A lifelong bowler herself, Austin said she and her husband, Dave, were excited to add bowling to recreational opportunities accessible to her 8- and 10-year-old sons with autism and other disabled students and their families. She is active as a member of the Local Control and Accountability Plan (LCAP) advisory committee, PTA at Bay Elementary and both PTA and the School-Site Council at Hillside Elementary.
“As long as they can go and throw the ball and just be involved in an activity, that was my hope for it,” Austin said. To learn more, email to [email protected].
DECA students share real-world experiences
as they represent district on international stage
Arroyo High School junior Ruijia Gu will participate in the DECA International Career Development Conference on April 22-25 in Orlando, Fla., as NorCal vice president for the organization that helps prepare students for careers in finance, marketing, hospitality and management. She was elected to that leadership role during the group’s regional conference in January.
Gu, active in DECA since ninth grade, was one of three members of the AHS chapter who spoke about their experiences during the March 21 School Board meeting as part of a presentation on career-technical education. DECA is a component of the Tech-Links Business Academy, one of the district’s seven Small Learning Communities at the high school level.
Also speaking about DECA was fellow club officer William Quintana, who described the intense competition students face while gaining skills in time management, critical thinking and communication. Chapter President Elizabeth Gibbs said she had applied her DECA experience in entrepreneurship to help her mother start a new business. “I think programs like these really do help prepare us for careers,” she said, “and I’m really glad we have one at our school.”
All three competed in DECA’s 2022 international conference after placing in the top five statewide in their respective events. Joining the students for their board presentation was Arroyo photography teacher Jeff Baughman, who is the school’s DECA co-adviser with business teacher Christina Charlton, co-lead of Tech-Links.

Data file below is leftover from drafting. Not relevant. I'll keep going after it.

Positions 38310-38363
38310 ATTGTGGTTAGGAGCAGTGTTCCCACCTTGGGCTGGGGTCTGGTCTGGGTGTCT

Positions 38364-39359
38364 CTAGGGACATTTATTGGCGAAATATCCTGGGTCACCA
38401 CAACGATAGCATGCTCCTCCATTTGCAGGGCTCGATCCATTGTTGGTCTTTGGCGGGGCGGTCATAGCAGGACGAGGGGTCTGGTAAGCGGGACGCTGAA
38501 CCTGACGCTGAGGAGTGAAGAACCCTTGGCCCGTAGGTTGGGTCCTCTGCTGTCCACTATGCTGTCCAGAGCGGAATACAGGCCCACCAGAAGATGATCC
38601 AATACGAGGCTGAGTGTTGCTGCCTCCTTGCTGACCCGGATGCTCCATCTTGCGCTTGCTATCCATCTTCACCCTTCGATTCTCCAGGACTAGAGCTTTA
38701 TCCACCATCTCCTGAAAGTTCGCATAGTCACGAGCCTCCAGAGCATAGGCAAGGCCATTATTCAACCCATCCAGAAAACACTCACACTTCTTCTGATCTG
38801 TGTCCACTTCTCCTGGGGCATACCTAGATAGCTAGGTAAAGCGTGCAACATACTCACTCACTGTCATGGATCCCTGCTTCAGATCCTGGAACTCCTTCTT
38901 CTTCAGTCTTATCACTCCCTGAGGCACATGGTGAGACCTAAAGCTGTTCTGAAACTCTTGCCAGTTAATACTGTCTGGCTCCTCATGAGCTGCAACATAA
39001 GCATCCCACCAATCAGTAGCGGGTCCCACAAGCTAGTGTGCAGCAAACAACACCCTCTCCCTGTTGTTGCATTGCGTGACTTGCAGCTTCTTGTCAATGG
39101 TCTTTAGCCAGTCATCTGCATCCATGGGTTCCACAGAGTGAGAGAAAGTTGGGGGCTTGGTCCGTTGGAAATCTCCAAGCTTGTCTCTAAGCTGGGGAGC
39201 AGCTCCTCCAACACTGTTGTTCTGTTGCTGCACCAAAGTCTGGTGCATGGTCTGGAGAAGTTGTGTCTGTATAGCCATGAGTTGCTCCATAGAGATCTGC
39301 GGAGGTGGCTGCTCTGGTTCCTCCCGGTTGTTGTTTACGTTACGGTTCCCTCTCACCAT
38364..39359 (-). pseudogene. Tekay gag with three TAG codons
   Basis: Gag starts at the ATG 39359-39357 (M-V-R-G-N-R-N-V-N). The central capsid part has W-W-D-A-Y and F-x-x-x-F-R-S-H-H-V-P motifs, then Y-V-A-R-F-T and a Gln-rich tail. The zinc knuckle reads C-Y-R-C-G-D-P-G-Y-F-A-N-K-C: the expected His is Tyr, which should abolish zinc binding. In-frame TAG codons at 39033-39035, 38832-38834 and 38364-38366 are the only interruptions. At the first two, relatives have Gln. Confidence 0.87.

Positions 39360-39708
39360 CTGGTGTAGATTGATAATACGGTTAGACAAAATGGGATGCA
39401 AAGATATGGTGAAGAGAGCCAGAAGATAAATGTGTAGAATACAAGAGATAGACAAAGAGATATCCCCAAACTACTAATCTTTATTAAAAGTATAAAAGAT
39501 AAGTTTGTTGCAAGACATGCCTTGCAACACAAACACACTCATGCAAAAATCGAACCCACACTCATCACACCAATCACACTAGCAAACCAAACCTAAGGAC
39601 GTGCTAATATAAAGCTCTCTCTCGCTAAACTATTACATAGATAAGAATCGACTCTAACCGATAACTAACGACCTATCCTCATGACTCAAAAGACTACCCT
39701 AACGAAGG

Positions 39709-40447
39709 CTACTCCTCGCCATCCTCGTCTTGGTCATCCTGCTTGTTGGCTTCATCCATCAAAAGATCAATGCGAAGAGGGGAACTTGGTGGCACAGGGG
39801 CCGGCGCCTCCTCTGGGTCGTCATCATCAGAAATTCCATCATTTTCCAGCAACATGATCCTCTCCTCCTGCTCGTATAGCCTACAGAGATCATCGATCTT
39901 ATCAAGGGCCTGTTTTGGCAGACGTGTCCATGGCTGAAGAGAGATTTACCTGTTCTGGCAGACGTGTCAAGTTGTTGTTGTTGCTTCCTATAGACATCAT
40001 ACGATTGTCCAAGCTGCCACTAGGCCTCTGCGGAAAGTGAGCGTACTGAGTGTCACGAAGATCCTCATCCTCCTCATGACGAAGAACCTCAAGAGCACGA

Art show and reception celebrate
student learning and self-expression
On March 22, students, teachers and families came together for a districtwide art show and reception to showcase and champion students’ talents and personal growth through practice in the visual and performing arts.
The program, organized by Christine Kastanos, an art teacher at Bohannon Middle School on special assignment, was held at the District Office in the School Board Conference Room and the interior courtyard. Attendees heard a performance by the Washington Manor Middle School Honor Band (pictured), led by teacher Mary West, and drama presentations by students at Edendale Middle School (pictured), led by teacher Ed Sokolsky, and East Bay Arts High School, led by teacher Tajianna Okechukwu. In addition to the live performances, guests were invited to view scores of student photography and art works that remain on display through the building’s main corridors.
Superintendent Dr. Daryl Camp spoke briefly to thank everyone who made the event possible and underscore the importance of the arts in student learning. He highlighted research indicating that engagement in creative expression reduces students’ stress and stimulates their empathy, compassion and academic capabilities.
Referring to band members seated behind him, Dr. Camp said, “Think about the amount of working together that these students need to do in order to produce the sound. If everyone were just playing by themselves, it would not sound as good as it’s going to when they play together.”
Solar panels that save district millions
receive annual cleaning over break
SLZUSD’s eight parking-canopy solar panel installations underwent an annual cleaning on April 12-13 during Spring Break. An Oakland-based crew from the district’s solar maintenance provider, Engie International, used an automated cleaning unit that sprays ionized water to remove dust from panels at San Lorenzo, Arroyo and Royal Sunset high schools, Bohannon Middle School, Hesperian and Del Rey elementary schools and the District Office.
All the panels were installed between December 2011 and April 2012 at a cost of approximately $6 million, including $1 million in state rebates. In 2022, the combined 4,348 solar modules at those locations generated 1.5 million kilowatt hours of electricity and returned about .5 million kilowatt hours to the PG&E grid, said Doug Marr, director of maintenance, operations and transportation. Last year, that equated to annual electricity savings of about $418,000. Since the panels were installed, they have yielded a net savings of $3.27 million, including the cost of maintenance and system up